Last trip down, I picked up a copy of the yearbook that has U.B. Phillips doctoral dissertation. Any fellow erudite redneck who knows his American historiography, and who has a bit of an antiquarian bibliophilic bent, would be plumb jealous that I own the following:
Phillips, Ulrich Bonnell. “Georgia and State Rights: A Study of the Political History of Georgia from the Revolution to the Civil War, with Particular Regard to Federal Relations. In Annual Report of the American Historical Association for the Year 1901. Vol. 2. Washington, D.C.: Government Printing Office, 1902: 3-224.
Makes me smile just to know I own that. It’s that kind of find that keeps book lovers like me drivin’ to Archer City to McMurtry’s bookstore(s), which is just this side of Lost West Texas, as the fine Texas Associated Press writer Mike Cochran once famously labeled the nearly empty expanses bracketed by Wichita Falls, Lubbock and Abilene, and up toward Amarillo and down toward Midland.
It’s my favorite part of Texas precisely because the towns, like Archer City, Seymour, Munday, Knox City, Crowell, and a sprinklin’ of others, are just minor outposts of humanity on a big piece of ground under a big sky, both of which take turns bein’ boss. You can’t even drive across the place without feelin’ manhandled somehow.
“Can I help you?”
Do what? Danged if that bespectacled fella on the foldin’ table, his sagacious air helpin’ filter out the dust that dances in the aisles anytime you get a bunch of old books together in one place – danged if he wadn’t talkin’ to me.
Well. If he was gonna go and be that open and civilized and all, I reckoned I’d sorter sidle up and meet him. I told him what I was lookin’ for and he allowed as how all those wonderful 100-or-so-year-old yearbooks I always go directly to were all boxed up, for some reason I can’t recall, but that they would be back on display and buyable by summertime.
Okie doke. Plenty more to pore over in this place. No big deal.
“Are you Mr. McMurtry?” I asked. He allowed as to how he was. “Well, I’m (Erudite Redneck),” I said, as HE stuck out HIS hand, which, havin’ read what I’ve read about his reputation for low-grade cantankerousness, surprised me a little. “I used to work at the paper in Wichita Falls and now I live in Oklahoma City."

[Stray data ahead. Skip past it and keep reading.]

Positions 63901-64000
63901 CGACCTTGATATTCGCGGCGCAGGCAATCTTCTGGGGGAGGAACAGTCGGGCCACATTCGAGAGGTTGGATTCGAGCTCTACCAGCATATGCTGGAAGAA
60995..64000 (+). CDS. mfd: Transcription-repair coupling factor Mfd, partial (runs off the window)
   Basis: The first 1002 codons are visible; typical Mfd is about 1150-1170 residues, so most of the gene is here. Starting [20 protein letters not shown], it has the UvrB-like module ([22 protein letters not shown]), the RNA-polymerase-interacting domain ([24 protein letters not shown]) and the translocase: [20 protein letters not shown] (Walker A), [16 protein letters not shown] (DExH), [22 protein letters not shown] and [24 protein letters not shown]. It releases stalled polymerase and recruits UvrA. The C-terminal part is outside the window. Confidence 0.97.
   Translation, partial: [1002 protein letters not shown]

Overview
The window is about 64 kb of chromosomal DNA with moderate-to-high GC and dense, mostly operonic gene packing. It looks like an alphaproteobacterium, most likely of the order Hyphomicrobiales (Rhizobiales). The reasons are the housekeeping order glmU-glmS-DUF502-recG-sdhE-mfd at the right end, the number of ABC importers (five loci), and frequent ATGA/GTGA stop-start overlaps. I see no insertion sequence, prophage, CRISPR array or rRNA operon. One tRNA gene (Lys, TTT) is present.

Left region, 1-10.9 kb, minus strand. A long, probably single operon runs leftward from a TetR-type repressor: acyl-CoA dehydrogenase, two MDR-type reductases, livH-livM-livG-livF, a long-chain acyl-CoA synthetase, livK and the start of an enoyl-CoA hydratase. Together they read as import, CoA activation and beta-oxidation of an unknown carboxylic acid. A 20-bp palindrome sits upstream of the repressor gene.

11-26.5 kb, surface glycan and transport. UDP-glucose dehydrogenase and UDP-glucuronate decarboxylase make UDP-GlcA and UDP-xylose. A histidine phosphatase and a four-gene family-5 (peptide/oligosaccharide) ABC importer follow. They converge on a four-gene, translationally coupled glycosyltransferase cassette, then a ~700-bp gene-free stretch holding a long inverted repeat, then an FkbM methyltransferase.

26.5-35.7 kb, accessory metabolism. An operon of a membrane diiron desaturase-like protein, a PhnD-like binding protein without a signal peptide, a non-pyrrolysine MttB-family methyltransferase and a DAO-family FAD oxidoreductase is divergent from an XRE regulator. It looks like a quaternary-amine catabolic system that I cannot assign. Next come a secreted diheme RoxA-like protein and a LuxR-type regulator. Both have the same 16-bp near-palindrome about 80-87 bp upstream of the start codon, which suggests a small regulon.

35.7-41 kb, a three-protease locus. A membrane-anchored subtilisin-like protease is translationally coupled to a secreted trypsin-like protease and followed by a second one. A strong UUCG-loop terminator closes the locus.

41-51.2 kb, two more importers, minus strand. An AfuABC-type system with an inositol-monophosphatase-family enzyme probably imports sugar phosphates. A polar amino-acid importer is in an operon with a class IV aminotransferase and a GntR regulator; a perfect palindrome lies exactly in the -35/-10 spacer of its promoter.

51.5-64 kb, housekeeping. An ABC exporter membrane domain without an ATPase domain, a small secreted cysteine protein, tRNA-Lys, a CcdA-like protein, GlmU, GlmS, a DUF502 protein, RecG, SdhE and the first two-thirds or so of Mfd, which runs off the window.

“Oh, I don’t live here either. I live in Tucson,” he said, which I thought was a little weird, and a little eccentric, and a little like lots of people who come from around here but live somewhere else now: They seem to always want to make sure you know they don’t live around here anymore. (My own Dr. ER is one of them.)
“You’re not here at the store that often, are you?” I asked, knowin’ that he wadn’t and knowin’ that it was a pretty rare thing to walk into Larry McMurtry’s bookstore(s) and find Larry McMurtry sittin’ on a foldin’ table holdin’ forth with a customer.
He allowed as to how he was not here much, but that he had to be sometimes, to which I observed, “Well, I guess you do have to come in sometimes. It is your store. And it’s great. Glad to meet you.”
I went one way and he went another, and when he turned I saw that on the back of his black jacket it said, all splashy and Hollywood-like, “Cybill,” as in Cybill Shepherd, who broke out by playin’ Jacy Farrow in director Peter Bogdanovich’s 1971 film version of McMurtry’s “The Last Picture Show” and reprised the role of Jacy in 1990’s “Texasville.” (I fell for Cybill as detective Maddie Hayes in the late-’80s series “Moonlighting” with Bruce Willis – and she is still as hot as a firecracker if you ask me.)